Commodity: Lithium and Tantalum


Premier African Minerals’ Zulu Lithium and Tantalum Project (“Zulu”) is located 80km from Bulawayo in Zimbabwe. The project is generally regarded as potentially the largest undeveloped lithium bearing pegmatite in Zimbabwe. Zulu comprises 14 mineral claims covering a surface area of 3.5 km2 which are prospective for lithium and tantalum mineralisation.

Resources and Exploration
The Zulu Project has substantial resources. Following a successful 2,500 metres diamond drilling programme between September 2016 and February 2017, Premier published a Maiden SAMREC compliant Inferred Mineral Resource Estimate of 20.1 million tonnes grading 1.06% Li2O and 51 ppm Ta2O5 using a cut-off grade of 0.5% Li2O. The Mineral Resource Estimate contains 526,000 tonnes of Lithium Carbonate Equivalent (“LCE”) and 1,025 tonnes of Tantalum Pentoxide. The Mineral Resource Estimate covers only 35% of Zulu’s known 3.5km surface strike length and the drilling continues to upgrade and expand this Mineral Resource Estimate as the deposit remains open at depth and along strike.

In July 2017, a concerted field reconnaissance programme focused on the eastern part of the 3.5km2 license area at Zulu discovered six new pegmatite zones with true widths of up to 13 metres. Five zones are located up to 500m from the main zone, two of them appear to be trending in east-westerly direction, three others trend NW-SE. The sixth zone seems to be the northern continuation of the main pegmatite zone and is off-set from this by a fault. The discovery was recently made when farmers harvested the land in the eastern part of the license area and this part of the license area with very few outcrops, became accessible. The Company is now looking at further exploration efforts on these new zones to establish the continuation as well depth extensions.    

Metallurgical Testwork
The initial results of the metallurgical testwork programme indicated that a commercial grade, high quality lithium mineral concentrates from both the spodumene and petalite mineralisation at Zulu project can be produced.  The best flotation test work on spodumene pegmatite achieved an overall lithium recovery of 81.8% and a concentrate containing 6.5% Li2O and 0.09% Fe2O3.
The best flotation test work on a mixed pegmatite sample achieved a spodumene concentrate containing 5.9% Li2O being acceptable for spodumene concentrates as feed stock for lithium carbonate production and a commercial grade petalite concentrate containing 3.9% Li2O at exceptionally low Fe2O3 content of <0.01% at an overall recovery in the concentrates of an estimated 70%.  The initial metallurgical testwork was designed for flowsheet development and completed by German-based Dorfner Anzaplan, GmbH, a leading authority in the high purity industrial and strategic minerals and metals businesses. Premier will continue to conduct further testing to optimise the recoveries and grades, as well as improving the flowsheet design for the Zulu project.”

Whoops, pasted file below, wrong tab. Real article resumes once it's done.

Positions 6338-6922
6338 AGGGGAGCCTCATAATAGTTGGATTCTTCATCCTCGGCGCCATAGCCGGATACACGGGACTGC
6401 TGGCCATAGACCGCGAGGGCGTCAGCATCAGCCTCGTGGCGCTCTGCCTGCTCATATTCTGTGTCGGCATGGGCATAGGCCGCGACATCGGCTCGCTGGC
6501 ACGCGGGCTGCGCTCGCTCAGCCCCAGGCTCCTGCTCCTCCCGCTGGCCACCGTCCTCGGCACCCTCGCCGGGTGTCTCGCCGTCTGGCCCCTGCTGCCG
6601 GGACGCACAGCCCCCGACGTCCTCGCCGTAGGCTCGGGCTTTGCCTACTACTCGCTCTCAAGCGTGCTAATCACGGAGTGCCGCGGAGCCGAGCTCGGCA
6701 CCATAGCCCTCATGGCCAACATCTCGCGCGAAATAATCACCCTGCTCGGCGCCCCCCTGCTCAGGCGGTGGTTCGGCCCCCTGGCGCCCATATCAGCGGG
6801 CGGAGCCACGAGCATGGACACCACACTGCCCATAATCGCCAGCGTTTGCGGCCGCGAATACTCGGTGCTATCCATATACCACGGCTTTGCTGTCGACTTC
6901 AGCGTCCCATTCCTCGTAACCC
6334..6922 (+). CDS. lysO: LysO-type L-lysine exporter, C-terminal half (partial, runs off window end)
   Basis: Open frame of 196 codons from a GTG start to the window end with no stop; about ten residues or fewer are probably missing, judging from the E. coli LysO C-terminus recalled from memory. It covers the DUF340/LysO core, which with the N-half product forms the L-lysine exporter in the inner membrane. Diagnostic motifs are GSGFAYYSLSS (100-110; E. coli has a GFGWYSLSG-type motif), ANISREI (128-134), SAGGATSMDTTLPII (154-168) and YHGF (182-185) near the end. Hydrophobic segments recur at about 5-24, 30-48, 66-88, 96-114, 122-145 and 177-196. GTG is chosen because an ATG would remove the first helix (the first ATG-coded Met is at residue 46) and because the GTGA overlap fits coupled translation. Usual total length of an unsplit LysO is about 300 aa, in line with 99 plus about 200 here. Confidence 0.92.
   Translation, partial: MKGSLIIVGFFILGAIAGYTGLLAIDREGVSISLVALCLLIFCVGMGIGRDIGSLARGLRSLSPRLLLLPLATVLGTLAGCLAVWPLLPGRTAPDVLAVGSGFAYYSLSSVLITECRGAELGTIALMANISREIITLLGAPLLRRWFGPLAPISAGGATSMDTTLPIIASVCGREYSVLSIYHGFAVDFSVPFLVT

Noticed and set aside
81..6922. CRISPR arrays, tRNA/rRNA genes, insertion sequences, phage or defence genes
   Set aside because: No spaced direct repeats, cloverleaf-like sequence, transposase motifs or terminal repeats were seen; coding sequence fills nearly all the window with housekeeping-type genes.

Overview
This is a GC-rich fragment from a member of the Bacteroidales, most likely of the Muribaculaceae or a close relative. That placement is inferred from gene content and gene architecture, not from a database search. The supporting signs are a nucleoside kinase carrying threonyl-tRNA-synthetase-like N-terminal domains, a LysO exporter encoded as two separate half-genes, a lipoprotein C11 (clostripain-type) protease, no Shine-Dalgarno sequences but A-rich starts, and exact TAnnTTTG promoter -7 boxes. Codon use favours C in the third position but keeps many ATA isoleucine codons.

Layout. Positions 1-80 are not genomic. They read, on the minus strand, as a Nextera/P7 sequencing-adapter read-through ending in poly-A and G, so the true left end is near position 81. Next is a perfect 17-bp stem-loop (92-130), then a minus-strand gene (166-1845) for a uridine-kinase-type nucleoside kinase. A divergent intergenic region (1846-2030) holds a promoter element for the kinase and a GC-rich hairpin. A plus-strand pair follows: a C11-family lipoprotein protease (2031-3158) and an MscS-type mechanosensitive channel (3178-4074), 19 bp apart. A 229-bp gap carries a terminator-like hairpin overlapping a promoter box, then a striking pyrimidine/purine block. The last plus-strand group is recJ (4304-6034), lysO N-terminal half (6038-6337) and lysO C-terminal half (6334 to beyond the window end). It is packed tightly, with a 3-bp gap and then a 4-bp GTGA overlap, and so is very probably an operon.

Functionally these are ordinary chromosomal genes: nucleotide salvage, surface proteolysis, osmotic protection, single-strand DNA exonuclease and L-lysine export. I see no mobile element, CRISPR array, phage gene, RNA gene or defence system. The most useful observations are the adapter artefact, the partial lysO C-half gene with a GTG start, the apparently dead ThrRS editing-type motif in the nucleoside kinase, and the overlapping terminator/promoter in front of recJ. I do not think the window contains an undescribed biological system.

Geological Setting:
The area is underlain by Archaean schists of the Bulawayan System, with serpentinites and banded iron formations at the base in the east and metamorphosed volcanics and sediments as one moves to the west. The schist belt is tear drop shaped measuring 30 km long and 19 km wide near the broad section at the top.  Metamorphism is up to chlorite facies. In the east of the concession epidosites, calc-silicate rocks and gneissic granites prevail. The most northern part of the concession is underlain by a post-Bulawayan massive granite.

In the south, the lithium bearing pegmatites concentrate within an up to 120 metre wide zone between mafic and felsic lithologies. Further to the north, the pegmatites occur mainly in mafic sequences. In the very north of the concession, the pegmatites occur also in granites.

The true widths of the individual pegmatite veins vary from a few centimetres to approximately 5 metres. They commonly occur in groups of several veins; some of the host rocks between the individual pegmatites have undergone intense lithium metasomatism resulting in the formation of a lithium bearing amphibole called holmquistite. Some of the bigger pegmatite veins show a marked zonation with a barren quartz rich core followed by a spodumene rich zone and an outer zone rich in tantalite and albite.

The strike of the individual pegmatites may vary widely but follows more or less N10° in the south and N0° in the north. Some petalite veins in the south follow an E-W direction. The dip of the veins varies as well but the majority of the veins dips with approximately 75° to the west.

Zulu was first pegged in 1955 and intensely explored until the early 1960s. Minor petalite production was reported for 1961 and 1962. The pegmatite bodies intruded along serpentine and sedimentary rocks over a strike length of several kilometers. The width varies between 10 and 25 meters. The bigger pegmatites to the north of the Machakwe River are rich in spodumene and lepidolite, the smaller pegmatites south of the Machakwe River are rich in petalite. The pegmatite bodies strike N20° and dip with 70° to 90° to the west. Parts of the pegmatite are quite rich in tantalite-Mn.

In 1958, O.J. Arnett of Rhodesian Selection Trust (RST) carried out a detailed investigation of the Zulu Project area in order to establish the extent of the lithium mineralization within the pegmatites.

To date, lithium bearing pegmatites (mainly spodumene and lepidolite) have been identified not only at vertical depths of over 200 meters but also along a strike length of some 3,500 meters as well as on the eastern part on the Zulu concession.  Following the Maiden Mineral Resource Estimate, Premier believes that the potential exploration target for Zulu is around the 60-80 million tonnes.